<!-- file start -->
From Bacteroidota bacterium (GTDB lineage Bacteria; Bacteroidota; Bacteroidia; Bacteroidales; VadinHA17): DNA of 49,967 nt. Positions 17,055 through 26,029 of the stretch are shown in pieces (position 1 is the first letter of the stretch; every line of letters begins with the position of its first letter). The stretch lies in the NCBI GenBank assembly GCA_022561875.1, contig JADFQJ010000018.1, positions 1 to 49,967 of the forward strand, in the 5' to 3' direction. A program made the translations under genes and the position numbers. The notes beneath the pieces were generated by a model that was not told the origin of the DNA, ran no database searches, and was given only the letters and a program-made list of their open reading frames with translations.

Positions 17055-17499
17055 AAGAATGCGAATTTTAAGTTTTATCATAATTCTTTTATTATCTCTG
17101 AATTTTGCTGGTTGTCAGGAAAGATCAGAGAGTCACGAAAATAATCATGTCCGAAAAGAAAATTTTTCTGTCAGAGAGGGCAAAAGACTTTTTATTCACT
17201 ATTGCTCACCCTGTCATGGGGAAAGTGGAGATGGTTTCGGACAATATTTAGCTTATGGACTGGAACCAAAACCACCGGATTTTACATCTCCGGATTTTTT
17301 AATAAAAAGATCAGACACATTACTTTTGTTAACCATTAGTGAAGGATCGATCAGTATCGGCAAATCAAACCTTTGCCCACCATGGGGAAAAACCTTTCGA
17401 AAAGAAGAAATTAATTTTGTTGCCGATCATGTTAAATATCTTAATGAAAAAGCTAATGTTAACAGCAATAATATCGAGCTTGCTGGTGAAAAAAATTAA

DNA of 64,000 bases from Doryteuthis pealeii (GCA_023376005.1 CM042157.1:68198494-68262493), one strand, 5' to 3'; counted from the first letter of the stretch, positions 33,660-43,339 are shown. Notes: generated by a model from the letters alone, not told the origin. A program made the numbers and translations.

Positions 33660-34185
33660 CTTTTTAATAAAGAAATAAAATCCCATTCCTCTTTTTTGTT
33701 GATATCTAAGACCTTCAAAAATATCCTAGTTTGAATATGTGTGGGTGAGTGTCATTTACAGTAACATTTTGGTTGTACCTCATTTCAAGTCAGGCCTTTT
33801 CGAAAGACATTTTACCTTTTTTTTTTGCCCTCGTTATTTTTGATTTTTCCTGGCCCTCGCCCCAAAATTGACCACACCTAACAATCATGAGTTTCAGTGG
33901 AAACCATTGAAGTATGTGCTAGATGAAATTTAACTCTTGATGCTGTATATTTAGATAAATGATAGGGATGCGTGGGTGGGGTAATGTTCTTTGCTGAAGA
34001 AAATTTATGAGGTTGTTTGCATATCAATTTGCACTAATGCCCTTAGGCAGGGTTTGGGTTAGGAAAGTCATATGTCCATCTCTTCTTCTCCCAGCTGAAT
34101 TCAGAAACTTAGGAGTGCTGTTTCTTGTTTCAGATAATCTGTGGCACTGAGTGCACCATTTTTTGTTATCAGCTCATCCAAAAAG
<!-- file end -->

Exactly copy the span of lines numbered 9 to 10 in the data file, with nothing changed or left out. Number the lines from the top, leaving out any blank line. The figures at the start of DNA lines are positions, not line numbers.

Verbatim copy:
Positions 33660-34185
33660 CTTTTTAATAAAGAAATAAAATCCCATTCCTCTTTTTTGTT